Friday, May 8, 2015

Why are there so many more antiheroes than antiheroines

It's going to hit 30 degrees here today, as it did yesterday. That's 86 Fahrenheit. Ottawa was built on top of a malaria infested swamp so that sort of weather is part of the price you expect to pay for living here but it is only May 8. Anyway, it's got me thinking about summer. Years out of school, I like to have a reading project. I've been thinking about antiheroes.

It's one of the odd properties of television to create unintentional antiheroes. The Simpsons, for example, was a cartoon created around a dysfunctional family and the character we were meant to sympathize with was Lisa Simpson. For a brief time, our real sympathies attached to Bart but real star of the show in the long run has been Homer Simpson. I read an interview with one of the show's writers just a few years ago and his sympathies were still firmly on the side of Lisa. They try to make her shine through but it doesn't work. It's not that everyone hates Lisa, some do but most like her, but Lisa doesn't capture our imagination the way Homer does.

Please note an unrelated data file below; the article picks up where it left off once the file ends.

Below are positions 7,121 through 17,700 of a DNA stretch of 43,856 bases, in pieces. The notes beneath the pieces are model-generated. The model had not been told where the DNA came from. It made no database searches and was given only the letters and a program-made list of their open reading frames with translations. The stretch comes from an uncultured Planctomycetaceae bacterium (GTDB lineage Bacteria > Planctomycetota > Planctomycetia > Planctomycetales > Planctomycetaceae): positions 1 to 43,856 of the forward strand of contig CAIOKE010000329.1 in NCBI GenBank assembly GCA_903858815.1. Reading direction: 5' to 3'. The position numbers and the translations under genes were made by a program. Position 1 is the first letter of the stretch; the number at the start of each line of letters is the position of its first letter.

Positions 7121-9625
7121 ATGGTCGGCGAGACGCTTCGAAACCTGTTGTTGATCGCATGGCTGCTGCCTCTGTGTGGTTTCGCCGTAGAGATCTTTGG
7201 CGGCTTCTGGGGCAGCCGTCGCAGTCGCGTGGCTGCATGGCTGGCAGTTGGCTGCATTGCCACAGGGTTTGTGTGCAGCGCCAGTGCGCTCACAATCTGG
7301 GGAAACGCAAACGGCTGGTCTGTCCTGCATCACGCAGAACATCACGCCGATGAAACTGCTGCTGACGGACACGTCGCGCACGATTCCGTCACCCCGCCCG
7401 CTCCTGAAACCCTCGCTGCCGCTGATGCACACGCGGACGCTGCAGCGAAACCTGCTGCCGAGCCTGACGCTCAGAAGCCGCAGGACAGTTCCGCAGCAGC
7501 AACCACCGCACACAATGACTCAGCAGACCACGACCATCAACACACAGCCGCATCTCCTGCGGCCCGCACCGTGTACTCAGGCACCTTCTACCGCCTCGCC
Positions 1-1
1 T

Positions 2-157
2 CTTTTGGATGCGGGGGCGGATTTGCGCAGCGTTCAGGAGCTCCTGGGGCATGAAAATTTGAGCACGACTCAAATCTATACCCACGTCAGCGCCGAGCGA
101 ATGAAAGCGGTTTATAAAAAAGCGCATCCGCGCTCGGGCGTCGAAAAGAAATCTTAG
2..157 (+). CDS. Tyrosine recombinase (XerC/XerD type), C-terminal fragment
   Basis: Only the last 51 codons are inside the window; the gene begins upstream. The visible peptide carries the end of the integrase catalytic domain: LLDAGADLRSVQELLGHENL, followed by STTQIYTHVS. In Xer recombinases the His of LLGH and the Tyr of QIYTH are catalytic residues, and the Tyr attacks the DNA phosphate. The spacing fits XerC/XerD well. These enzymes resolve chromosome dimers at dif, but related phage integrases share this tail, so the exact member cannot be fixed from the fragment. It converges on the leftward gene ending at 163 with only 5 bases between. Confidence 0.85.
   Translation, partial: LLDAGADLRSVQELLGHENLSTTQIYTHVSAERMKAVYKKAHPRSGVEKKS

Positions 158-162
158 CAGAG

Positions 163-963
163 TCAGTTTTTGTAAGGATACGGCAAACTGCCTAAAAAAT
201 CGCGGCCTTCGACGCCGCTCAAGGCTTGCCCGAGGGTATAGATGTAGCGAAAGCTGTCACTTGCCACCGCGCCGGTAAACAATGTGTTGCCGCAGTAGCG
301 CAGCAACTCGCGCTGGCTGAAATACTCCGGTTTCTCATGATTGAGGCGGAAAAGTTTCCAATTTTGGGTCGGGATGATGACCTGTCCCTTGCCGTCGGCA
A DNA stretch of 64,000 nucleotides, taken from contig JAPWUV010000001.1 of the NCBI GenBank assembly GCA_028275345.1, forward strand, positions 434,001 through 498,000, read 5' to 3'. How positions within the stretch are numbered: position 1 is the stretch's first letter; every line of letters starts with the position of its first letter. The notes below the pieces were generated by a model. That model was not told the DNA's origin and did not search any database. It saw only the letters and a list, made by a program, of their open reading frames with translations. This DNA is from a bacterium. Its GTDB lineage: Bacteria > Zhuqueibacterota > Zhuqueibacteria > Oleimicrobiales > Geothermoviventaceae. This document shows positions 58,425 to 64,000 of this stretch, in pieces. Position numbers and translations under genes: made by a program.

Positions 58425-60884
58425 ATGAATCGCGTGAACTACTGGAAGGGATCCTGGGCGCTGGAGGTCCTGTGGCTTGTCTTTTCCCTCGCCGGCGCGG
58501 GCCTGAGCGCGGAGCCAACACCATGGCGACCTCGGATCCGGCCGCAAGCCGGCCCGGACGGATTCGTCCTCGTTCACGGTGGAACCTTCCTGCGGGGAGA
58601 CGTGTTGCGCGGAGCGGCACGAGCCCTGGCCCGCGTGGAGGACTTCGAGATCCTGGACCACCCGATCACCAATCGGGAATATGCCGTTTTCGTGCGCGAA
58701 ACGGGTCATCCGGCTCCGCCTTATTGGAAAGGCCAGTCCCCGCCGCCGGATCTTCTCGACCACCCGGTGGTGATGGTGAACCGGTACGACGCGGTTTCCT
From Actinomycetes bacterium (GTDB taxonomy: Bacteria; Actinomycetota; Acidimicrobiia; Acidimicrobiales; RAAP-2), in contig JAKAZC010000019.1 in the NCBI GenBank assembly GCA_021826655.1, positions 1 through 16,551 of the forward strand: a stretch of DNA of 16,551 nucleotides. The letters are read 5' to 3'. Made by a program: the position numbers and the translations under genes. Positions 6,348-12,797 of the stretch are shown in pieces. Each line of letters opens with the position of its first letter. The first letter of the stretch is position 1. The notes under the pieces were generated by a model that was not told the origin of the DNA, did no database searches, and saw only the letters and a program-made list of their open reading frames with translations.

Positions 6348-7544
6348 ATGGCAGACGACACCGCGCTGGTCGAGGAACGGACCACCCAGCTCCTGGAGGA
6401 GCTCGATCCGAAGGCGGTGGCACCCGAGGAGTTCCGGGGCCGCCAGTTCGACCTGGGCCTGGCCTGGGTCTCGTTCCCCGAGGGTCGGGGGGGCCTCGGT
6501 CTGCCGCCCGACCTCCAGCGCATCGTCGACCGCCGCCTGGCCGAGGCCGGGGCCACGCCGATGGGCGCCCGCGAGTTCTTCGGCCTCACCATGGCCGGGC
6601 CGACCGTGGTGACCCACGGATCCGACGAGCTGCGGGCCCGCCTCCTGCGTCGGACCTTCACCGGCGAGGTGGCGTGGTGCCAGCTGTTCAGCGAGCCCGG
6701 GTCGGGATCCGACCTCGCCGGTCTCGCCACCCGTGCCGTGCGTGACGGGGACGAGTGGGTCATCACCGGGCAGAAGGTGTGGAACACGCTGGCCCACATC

We hear a lot of complaining about our anti-male culture, I do a lot of it myself. Homer is often advanced as a proof of this and I think there is something to that. But Homer Simpson is a double-edged sword. There is the possibility of a subversive rebellion hiding in a character like him.

That's also true of this guy:

Here's my theory. Women thrive on society, it's what they want. Men don't. Men are driven by forces that are fundamentally anti-social. We get tamed by society and that's a good thing. Sometimes, however, society goes too far. It goes from the perfectly reasonable requirement that men should be able to temper their emotions to the unreasonable requirement that we shouldn't have them in the first place.

More to come ...

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